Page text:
The lather over Gizmodo’s exposure of the new iPhone 4 has ignited some debate over whether the techno-geek blog went too far in buying a possibly lost and/or stolen iPhone prototype for their exclusive. Joe Wilcox does a pretty good job summarizing how Gizmodo’s scoop broke the law:
California’s “Uniform Trade Secrets Act” is unambiguous, partly defining “trade secret” as “information, including a formula, pattern, compilation, program, device, method, technique, or process.” The Act uses several definitions of “misappropriation,” of a trade secret with one being: “Acquisition of a trade secret of another by a person who knows or has reason to know that the trade secret was acquired by improper means.”
An unreleased phone accidentally left in a bar and sold to Gizmodo surely qualifies as acquisition “by improper means.” Proper means would be purchase of the device from Apple, following its public release.
Wilcox also mentions the recourse Apple would have if they chose to pursue it. At this point, it doesn’t look like Apple is going to make a move – and from that fact follows the point which makes the whole discussion moot: Apple doesn’t want Gizmodo to take down their “exclusive look” at the iPhone – not even the post where the phone gets dissected it like a science class frog – ostensibly, the party that tips Apple’s hand the most to industry competitors.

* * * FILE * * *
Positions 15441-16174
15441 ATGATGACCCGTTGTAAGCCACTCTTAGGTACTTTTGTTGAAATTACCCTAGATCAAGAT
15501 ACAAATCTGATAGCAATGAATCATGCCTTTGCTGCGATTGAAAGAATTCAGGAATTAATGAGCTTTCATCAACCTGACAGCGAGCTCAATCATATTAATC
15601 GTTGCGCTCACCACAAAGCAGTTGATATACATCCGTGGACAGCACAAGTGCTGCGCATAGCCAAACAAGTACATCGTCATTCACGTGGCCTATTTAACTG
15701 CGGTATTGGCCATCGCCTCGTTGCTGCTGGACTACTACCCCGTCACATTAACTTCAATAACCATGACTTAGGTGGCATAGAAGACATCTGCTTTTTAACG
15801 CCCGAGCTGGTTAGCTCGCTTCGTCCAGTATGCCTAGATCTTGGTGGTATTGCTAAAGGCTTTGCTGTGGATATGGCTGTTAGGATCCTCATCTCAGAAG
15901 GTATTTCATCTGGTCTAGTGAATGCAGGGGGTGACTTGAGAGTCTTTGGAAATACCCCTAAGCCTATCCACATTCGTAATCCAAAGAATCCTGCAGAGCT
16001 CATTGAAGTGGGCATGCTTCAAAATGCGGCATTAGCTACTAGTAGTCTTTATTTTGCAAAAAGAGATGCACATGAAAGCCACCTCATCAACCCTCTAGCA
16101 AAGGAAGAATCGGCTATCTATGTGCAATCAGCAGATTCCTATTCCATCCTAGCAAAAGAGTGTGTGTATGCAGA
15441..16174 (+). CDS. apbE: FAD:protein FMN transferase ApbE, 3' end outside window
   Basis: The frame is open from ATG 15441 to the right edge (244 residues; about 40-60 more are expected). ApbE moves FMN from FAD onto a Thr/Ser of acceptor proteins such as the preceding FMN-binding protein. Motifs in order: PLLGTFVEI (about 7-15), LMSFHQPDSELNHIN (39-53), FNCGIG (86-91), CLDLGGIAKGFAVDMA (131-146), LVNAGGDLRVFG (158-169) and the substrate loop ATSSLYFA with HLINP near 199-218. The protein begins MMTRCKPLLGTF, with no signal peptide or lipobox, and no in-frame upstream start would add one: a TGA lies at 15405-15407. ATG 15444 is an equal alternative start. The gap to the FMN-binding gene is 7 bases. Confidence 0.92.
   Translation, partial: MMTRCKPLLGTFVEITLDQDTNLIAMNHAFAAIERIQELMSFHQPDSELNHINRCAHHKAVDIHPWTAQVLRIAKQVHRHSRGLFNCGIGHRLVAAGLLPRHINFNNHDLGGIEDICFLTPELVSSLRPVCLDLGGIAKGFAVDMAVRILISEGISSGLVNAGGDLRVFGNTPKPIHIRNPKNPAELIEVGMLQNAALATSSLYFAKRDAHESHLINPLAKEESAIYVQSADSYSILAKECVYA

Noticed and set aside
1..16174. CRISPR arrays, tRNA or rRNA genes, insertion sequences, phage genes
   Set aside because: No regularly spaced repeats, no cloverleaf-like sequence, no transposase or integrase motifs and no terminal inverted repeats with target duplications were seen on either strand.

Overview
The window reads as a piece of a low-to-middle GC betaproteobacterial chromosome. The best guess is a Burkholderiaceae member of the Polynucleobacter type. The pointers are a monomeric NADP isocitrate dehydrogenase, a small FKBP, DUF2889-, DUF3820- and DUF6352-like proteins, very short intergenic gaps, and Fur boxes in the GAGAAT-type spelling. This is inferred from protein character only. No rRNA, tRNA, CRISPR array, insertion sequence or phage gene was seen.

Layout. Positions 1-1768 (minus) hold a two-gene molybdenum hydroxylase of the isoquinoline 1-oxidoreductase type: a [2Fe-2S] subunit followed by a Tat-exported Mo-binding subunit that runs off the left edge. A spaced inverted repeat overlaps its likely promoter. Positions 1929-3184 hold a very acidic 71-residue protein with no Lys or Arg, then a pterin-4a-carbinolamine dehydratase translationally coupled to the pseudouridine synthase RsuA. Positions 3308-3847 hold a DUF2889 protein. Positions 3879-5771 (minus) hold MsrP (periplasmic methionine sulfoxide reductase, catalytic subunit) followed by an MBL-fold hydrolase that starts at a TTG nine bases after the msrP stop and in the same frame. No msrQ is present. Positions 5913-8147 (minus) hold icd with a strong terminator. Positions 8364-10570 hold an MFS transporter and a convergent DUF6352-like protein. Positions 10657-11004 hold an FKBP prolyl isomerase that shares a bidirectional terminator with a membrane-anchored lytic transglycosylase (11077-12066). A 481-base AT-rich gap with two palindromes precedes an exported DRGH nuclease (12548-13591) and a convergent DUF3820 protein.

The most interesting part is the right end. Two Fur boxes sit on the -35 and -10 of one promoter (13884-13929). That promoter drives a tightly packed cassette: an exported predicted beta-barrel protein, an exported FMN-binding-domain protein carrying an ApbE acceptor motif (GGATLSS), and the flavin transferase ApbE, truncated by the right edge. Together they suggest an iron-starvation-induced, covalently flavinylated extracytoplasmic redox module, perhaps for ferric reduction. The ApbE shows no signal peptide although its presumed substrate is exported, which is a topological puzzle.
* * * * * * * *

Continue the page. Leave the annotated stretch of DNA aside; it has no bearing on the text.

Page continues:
Of course Apple wants the pictures up on the internet, and of course they want everyone talking about the brand new secret product. Consider that Apple announced the existence of the iPad months before the official release date; this staged rollout allowed Apple to break into two news cycles.
Not to play conspiracy theorist, but Apple could benefits from three rounds of coverage – the current stories about the leak, stories about the announcement, and finally the release (complete with the requisite long lines around the block early in the morning at an Apple store near you). Is it far-fetched to think Apple would have left this “lost” phone in plain view as a brilliant guerrilla marketing move? Then again, maybe Apple wouldn’t have any security systems in place that would prevent an engineer from taking a super-secret prototype out of a lab and into a bar. Apple may not have purposefully leaked the iPhone 4, but they clearly aren’t crying about it now.